Now that we know how to get temperature measurements, it is time to mount it in the pot so that we can measure the temperature of the water that is inside. To do this, start by drilling a hole in the side of the pot. From what I gather, it is best to drill the hole close towards the bottom because this gives the most accurate view into the current temperature of the water.
A couple of tips on drilling the hole in the pot. First, use a center punch to start the hole. If you don’t then the drill will tend to wander. If you don’t have one, a deck screw will work in a pinch. Second, remember to remove all of the burrs from the side of the hole. If you don’t have a tool to do that, then use a very large drill bit and go over it lightly. (You don’t even need a drill, you can just spin the bit with your hands.)
In order to prevent leaks, there are two things that you need to do. First is to put an o-ring between the nut on the temperature sensor and the side of the pot. The second thing is to use PFT tape to cover the threads. If you do these two things your pots should not leak. Not even a drop.
Wiring Up the Relay
Since we are going to be dealing with 110V electricity, be extremely careful. I’ll admit that I’m not an expert in this area, so take my advice with a grain of salt. This worked for me, hopefully it will work for you too.
Here’s the circuit that you want to create:
On the extension cord, you want to attach the end with the larger plug (hot side) through the relay.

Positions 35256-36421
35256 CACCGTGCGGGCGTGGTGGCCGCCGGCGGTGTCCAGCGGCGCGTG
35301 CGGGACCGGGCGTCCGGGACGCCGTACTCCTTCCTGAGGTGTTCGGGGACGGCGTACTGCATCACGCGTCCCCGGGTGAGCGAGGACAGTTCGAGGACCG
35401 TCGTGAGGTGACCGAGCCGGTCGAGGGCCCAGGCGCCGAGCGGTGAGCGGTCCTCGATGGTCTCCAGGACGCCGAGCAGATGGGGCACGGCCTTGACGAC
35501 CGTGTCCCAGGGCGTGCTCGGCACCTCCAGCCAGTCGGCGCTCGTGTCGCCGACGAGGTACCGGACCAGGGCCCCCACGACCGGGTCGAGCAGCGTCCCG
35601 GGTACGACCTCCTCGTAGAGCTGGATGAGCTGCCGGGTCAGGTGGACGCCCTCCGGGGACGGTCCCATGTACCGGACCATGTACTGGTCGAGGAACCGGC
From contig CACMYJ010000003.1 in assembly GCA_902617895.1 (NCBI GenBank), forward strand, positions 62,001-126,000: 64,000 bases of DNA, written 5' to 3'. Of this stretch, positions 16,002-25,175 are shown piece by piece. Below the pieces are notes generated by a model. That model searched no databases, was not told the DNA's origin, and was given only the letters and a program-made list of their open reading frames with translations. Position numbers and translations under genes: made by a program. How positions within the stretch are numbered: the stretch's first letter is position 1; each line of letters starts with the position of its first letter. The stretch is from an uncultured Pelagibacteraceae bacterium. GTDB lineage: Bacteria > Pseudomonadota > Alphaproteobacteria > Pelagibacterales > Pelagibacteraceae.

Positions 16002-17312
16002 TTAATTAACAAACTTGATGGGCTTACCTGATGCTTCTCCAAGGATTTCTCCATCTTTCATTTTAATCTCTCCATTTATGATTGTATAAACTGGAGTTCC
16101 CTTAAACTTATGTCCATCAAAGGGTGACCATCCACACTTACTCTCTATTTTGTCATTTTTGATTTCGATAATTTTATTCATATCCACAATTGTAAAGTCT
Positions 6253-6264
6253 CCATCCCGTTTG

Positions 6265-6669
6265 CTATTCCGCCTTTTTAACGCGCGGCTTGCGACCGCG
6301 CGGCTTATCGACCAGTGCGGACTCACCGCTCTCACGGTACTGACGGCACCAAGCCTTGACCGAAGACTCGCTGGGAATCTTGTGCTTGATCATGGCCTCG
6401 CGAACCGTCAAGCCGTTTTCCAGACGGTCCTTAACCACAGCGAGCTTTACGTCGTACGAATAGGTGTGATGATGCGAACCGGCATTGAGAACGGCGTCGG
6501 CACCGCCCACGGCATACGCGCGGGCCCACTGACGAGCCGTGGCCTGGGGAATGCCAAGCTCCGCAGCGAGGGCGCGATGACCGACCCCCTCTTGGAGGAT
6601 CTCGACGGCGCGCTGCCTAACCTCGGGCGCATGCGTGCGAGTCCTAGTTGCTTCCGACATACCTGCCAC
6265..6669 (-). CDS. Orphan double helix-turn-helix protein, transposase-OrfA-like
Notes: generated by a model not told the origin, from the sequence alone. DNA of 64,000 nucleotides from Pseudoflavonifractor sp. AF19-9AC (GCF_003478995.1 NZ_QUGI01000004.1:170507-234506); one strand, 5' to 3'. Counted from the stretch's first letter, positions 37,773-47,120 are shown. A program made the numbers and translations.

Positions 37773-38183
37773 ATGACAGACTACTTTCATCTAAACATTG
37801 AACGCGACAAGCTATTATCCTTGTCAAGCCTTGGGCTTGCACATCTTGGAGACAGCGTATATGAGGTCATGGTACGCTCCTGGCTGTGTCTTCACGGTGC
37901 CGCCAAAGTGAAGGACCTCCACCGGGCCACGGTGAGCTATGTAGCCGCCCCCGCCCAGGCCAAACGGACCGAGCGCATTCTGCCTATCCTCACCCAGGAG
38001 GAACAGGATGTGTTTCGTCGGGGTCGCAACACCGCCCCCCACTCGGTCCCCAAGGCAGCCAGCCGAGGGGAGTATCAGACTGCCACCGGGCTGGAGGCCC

When you connect the circuit to the OLinuXino you want to connect the +5V wire to pin 1, the GND wire to pin 2, and the GPIO wire to pin 10. All of these pins are on GPIO-2.
The point of this circuit is to convert the 3.3V output of the OLinuXino GPIO pin into a 5V signal that the relay expects. 3.3V is not enough to get the relay to toggle on/off.
For more information about using the GPIO ports on the OLinuXino, check out this blog post.
The neat part about using pin 10 on GPIO-2 is that when you set its output high, it will also turn on LED1 (green LED next to the red power LED).
This is a good point to stop and test to make sure that everything is working correctly. To do this, I would hook a lamp up to the extension cord and turn it on. This way it will be very obvious when the circuit is turned on. Then issue commands to turn the lamp on and off:
If all goes well, you should hear the relay click and the light turn on/off.
Tying It All Together
Now that we have all of the pieces, we need to put it together into one coherent system. To do this we are going to write a small python script:
This script will turn the heating element on when the temperature measured by the sensor is less than the target temperature. It uses the OWFS method to read the temperature. This is a very simple way of going about the problem, but it seems to work. The biggest problem is that this will produce a large overshoot. Meaning that the temperature of the water will continue to rise even after the heating element is turned off. So, give this a little time to settle down.
So, plug in the heating element, fill the pot with water and give it a try! A great triumph like this calls for a perfectly cooked steak!